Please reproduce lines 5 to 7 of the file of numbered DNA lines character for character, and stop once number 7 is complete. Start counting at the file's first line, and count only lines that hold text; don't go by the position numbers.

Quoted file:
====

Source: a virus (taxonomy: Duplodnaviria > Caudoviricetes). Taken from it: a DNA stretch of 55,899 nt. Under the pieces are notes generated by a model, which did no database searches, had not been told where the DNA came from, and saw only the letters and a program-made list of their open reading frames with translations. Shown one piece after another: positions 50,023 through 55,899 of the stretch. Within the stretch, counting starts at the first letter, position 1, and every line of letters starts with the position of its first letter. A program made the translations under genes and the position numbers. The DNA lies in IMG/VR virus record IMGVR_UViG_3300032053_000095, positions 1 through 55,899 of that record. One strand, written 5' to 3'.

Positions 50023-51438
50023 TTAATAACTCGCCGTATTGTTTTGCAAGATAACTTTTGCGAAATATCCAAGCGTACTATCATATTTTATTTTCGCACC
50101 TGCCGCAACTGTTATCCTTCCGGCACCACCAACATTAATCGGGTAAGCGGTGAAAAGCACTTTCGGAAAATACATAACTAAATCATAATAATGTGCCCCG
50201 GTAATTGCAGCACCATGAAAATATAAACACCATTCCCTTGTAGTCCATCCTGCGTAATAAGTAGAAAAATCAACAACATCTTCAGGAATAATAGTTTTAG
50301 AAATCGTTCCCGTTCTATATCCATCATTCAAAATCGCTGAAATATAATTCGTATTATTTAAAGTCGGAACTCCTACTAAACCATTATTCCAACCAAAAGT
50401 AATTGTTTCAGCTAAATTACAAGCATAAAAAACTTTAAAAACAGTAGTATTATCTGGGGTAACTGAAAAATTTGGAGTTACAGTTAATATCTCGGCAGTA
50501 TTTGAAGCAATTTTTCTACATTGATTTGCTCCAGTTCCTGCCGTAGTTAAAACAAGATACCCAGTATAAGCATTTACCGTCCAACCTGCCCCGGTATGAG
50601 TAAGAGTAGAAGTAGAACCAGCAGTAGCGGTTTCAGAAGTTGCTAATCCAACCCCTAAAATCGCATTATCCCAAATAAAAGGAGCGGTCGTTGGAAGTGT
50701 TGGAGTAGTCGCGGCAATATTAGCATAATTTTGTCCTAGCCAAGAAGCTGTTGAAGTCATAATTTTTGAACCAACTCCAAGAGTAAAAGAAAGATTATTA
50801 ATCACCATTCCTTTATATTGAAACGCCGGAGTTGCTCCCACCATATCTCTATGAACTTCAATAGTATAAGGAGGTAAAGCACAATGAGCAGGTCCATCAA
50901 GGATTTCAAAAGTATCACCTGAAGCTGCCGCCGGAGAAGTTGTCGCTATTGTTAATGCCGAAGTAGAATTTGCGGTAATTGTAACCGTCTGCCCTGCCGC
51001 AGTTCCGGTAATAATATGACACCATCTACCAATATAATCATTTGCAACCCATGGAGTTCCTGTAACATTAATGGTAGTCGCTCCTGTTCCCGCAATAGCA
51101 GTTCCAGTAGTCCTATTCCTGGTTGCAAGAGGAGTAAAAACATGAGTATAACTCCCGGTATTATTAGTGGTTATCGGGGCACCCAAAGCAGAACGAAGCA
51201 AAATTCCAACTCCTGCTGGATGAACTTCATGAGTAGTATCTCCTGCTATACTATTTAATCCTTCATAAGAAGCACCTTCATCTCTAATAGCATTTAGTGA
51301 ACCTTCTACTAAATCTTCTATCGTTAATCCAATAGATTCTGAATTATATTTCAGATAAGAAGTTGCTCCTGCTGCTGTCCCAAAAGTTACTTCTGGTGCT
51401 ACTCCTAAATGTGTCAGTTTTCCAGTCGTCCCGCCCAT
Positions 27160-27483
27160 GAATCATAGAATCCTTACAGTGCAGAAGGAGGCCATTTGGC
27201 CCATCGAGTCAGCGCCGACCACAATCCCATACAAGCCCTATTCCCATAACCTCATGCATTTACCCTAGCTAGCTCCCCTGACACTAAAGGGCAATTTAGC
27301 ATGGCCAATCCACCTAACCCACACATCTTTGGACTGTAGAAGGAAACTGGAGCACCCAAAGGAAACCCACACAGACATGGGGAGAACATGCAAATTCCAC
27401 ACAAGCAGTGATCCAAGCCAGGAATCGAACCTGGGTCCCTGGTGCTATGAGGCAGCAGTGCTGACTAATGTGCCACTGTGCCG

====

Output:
50201 GTAATTGCAGCACCATGAAAATATAAACACCATTCCCTTGTAGTCCATCCTGCGTAATAAGTAGAAAAATCAACAACATCTTCAGGAATAATAGTTTTAG
50301 AAATCGTTCCCGTTCTATATCCATCATTCAAAATCGCTGAAATATAATTCGTATTATTTAAAGTCGGAACTCCTACTAAACCATTATTCCAACCAAAAGT
50401 AATTGTTTCAGCTAAATTACAAGCATAAAAAACTTTAAAAACAGTAGTATTATCTGGGGTAACTGAAAAATTTGGAGTTACAGTTAATATCTCGGCAGTA